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Re: PGE tests wanted (was P6GE tests wanted)

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From:
Patrick R. Michaud
Date:
December 18, 2004 14:50
Subject:
Re: PGE tests wanted (was P6GE tests wanted)
Message ID:
20041218224843.GA31157@contra.vosn.net
On Sat, Dec 18, 2004 at 08:47:42AM -0800, Larry Wall wrote:
> : This test seems to cause an infinite loop
> : (with parrot_2004-12-16_160001)
> : 
> : p6rule_isnt('a--', '^[a?b?]*$', 're_tests 387 (#438)');  # infinite loop
> 
> Detecting failure to progress can be quite tricky, actually.  It's easy
> enough to detect that it *might* be an infinite loop.  But that pattern
> would succeed the string were all a's and b's.  It's not enough to figure
> out that you're at the same position or the same state.  You have to figure
> out that you're at the same position and the same state, and you may well
> have visited different positions in this state, or different states in
> this position.  So a naive solution requires N**2 in time or space.

In PGE I've been thinking this won't be *too* difficult (and I'll fully
admit to the possibility of being naive here).  Our "states" are actually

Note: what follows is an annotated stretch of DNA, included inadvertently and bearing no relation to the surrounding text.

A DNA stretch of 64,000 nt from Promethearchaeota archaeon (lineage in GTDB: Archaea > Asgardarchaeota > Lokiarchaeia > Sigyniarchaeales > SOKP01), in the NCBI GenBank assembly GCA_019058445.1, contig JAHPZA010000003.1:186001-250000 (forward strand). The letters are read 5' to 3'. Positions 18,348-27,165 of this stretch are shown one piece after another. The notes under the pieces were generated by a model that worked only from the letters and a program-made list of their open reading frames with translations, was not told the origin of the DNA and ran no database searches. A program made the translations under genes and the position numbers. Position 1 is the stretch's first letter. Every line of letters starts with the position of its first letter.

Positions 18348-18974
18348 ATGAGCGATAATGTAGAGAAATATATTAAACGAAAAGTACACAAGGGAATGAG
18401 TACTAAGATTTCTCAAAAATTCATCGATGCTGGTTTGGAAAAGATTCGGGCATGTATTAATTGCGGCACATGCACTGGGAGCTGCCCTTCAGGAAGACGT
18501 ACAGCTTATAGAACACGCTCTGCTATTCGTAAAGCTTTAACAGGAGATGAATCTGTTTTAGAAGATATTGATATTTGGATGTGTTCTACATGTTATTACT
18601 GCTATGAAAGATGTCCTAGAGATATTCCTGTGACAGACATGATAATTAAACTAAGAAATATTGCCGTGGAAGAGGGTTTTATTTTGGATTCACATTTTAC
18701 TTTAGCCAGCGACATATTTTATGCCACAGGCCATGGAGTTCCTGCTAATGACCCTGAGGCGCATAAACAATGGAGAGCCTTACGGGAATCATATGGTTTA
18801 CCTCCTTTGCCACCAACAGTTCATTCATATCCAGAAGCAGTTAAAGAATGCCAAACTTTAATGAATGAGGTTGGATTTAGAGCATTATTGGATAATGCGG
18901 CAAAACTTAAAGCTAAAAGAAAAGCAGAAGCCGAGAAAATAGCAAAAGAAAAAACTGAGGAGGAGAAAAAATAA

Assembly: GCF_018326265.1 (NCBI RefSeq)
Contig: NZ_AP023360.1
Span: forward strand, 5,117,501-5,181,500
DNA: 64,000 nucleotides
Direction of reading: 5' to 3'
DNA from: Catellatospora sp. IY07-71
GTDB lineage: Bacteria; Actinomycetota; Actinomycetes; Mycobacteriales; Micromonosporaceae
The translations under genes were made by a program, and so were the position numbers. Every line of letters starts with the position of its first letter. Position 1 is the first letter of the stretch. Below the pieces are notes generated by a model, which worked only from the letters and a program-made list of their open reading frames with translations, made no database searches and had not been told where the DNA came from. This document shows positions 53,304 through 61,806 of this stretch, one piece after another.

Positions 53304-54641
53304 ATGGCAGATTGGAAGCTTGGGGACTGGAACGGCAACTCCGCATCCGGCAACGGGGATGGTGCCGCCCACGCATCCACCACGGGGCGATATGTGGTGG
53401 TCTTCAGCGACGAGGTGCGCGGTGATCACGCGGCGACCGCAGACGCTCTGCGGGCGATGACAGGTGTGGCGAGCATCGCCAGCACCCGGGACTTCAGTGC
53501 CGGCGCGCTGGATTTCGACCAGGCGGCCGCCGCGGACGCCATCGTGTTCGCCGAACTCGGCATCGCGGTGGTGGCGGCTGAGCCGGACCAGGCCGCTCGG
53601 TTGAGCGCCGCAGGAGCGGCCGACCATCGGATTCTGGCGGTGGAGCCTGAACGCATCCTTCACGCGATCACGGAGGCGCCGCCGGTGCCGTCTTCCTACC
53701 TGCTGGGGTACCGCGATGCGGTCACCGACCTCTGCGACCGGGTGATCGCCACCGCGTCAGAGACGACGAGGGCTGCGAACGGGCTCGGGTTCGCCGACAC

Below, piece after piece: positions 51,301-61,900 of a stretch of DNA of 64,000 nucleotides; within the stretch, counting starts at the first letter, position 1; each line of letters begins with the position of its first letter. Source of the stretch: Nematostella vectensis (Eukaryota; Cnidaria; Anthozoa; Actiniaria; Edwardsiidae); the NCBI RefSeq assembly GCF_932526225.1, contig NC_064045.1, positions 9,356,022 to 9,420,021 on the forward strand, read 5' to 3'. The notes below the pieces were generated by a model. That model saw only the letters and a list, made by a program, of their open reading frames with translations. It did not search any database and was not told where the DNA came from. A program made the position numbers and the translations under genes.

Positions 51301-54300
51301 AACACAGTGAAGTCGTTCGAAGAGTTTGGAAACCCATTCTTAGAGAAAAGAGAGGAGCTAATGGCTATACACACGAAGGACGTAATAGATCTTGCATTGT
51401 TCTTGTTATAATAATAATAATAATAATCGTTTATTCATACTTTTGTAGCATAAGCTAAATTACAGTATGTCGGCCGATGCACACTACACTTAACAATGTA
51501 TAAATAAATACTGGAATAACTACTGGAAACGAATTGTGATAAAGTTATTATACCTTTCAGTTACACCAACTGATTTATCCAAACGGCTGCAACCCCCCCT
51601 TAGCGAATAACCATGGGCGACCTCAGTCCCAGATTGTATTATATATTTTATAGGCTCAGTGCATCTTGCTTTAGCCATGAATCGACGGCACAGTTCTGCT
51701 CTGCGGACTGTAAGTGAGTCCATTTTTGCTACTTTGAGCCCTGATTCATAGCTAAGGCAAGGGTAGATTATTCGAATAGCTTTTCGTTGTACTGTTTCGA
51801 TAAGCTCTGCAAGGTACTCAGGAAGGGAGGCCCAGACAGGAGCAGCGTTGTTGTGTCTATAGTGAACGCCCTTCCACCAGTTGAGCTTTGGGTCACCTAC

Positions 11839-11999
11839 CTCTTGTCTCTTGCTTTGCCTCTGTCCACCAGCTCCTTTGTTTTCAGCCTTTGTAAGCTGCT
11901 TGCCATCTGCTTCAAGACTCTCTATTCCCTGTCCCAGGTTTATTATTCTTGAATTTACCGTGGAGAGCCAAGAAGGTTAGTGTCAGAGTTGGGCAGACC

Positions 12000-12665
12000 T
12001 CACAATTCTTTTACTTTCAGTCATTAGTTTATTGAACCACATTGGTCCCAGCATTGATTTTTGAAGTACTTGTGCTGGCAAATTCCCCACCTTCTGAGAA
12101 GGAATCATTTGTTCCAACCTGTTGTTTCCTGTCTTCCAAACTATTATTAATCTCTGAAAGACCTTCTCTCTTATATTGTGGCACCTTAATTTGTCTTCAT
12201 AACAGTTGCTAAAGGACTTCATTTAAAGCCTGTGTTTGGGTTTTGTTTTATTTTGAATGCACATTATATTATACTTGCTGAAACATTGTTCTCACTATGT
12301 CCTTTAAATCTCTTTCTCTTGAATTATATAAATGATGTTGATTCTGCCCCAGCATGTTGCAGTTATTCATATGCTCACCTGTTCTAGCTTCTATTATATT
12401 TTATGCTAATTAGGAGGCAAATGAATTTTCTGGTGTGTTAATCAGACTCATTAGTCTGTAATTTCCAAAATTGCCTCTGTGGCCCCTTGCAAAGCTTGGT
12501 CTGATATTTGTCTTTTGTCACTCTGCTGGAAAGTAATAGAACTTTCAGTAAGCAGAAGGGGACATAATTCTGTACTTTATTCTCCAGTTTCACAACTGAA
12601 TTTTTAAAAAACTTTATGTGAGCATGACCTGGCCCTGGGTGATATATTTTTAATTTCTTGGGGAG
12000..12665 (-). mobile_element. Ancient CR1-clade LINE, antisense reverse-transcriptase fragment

encoded into the pattern's subroutine code, with our "current state"
being held by Parrot's execution pointer and the various stacks, and 
we're already keeping track of the starting and current position of 
each "substring" being matched by a repeating group.  (Or, if we're 
not, we certainly can keep track of it in a stack of some sort.

So, when we get to the end of the bracketed group, we look to see 
if the current position has changed at all since we started the group, 
and if not we refuse to repeat the group again but just go on to 
whatever other checks need to be made.  If going on to the remaining 
checks causes a match failure, we're just going to backtrack into the 
group's subexpression anyway, which would then start doing things that
change the current pointer we'll be seeing at the end of the group.
This may not always be the most efficient mechanism -- i.e., we could
find ourselves repeating later matches we've already tried, but at
least it shouldn't infinite loop.

But rather than trying to explain it all and debate here whether it'll 
work or not, it's probably quicker for me to just implement that section 
of code and let our tests tell the tale.  I'll do that today/tomorrow and
report back on the results.  But if anyone knows of a case where what
I've discussed isn't likely to work or has caused problems in the past, 
let me know so we can code up a test and/or workaround for it and see
what happens.

Pm

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